"While South Floridians had to let lawns turn brown and cars grow dusty to save water during the worst of the drought, most farms, golf courses and utilities pumped away without telling how much they used - and without paying fines if they used too much." "From follow the money to ... follow the water".


    "State adds Allstate to probe on collusion".

    Where angels fear to tread

    "The candidates are so terrified of drawing the wrath of Democrats in Iowa, New Hampshire, South Carolina and Nevada, they won't dare kiss a baby, give a speech or talk to a voter anywhere in Florida, except in closed-door, fundraising receptions." "Campaign in Fla.? They don't dare".

    How 'bout a "grace period"?

    "In Florida, forget to check a box on a voter-registration application and you could lose that right -- at least for an election cycle, possibly the cycle that prompted you to register in the first place. The reason? Twenty-nine days before any election, Florida supervisors 'close the books' on the voter rolls. Any voters who aren't registered by then won't be able to vote in the next election." "One less barrier".


    "Attorneys for a Cuban father seeking custody of his 5-year-old daughter have asked a Miami judge to declare unconstitutional a state law that would allow child-welfare administrators to strip him of custody permanently even though he has been found a fit parent." "Cuban dad's lawyers: Law unconstitutional".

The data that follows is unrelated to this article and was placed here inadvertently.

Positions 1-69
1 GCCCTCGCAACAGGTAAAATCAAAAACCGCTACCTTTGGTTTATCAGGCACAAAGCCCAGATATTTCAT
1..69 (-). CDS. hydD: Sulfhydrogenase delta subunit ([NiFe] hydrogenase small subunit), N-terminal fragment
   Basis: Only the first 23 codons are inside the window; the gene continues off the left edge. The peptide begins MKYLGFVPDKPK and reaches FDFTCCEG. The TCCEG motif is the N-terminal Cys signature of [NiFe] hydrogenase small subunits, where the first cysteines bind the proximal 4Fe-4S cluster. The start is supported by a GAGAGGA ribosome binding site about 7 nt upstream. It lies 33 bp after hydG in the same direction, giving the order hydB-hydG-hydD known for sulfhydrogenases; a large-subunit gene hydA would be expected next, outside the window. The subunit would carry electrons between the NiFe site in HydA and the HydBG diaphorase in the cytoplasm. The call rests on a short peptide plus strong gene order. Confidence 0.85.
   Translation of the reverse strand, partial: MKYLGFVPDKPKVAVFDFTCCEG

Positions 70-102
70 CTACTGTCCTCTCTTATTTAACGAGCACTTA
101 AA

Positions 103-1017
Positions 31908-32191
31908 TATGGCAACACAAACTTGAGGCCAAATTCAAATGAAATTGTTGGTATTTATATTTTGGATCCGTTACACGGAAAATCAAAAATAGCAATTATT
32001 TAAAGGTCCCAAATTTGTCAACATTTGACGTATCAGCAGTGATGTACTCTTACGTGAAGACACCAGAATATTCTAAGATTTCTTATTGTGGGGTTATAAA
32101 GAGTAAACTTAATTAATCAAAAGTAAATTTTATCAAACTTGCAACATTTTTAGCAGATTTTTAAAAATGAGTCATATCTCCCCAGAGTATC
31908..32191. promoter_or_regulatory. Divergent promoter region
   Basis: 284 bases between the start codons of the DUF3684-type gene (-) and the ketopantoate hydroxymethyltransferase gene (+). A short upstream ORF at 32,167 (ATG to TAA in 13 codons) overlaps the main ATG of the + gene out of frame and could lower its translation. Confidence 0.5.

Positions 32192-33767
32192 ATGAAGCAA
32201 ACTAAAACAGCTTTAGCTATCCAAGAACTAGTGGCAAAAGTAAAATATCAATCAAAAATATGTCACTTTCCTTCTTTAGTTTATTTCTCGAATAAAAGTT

"At the heart of the tax-cut package poised to pass the Legislature as soon as Wednesday is a possible escape hatch for Floridians who feel trapped in their homes by the tax savings they would lose by moving."

    It's called "portability" -- a provision allowing homeowners to carry with them Save Our Homes tax savings accumulated in their old home when they buy a new place.
    "Tax-cut proposal could offer relief to homeowners".

    Class size

    Could it be that the media is recognizing that the moderate improvements in school test scores has little if anything to do with Jebbie's silly school grading system and FCAT follies? Almost, but not quite - Mike Thomas writes that he "recently gave Jeb Bush props for his school reforms that improved test scores. But having fewer students per class sure didn't hurt those scores, even if Jeb wouldn't admit it if you strapped him to a water board." "New challenge: Be smart about class-size rules".

    "Panhandle 'justice'"

    The Palm Beach Post editors yesterday: "Coverup to acquittal, it's Panhandle 'justice'" The Tamp Trib has a different perspective: "Pursue Justice, Not Histrionics".

    Silver lining

    "Central Florida's sagging housing market has turned into a blessing for at least one group: land conservationists." "Land-value drop boosts preservation purchases".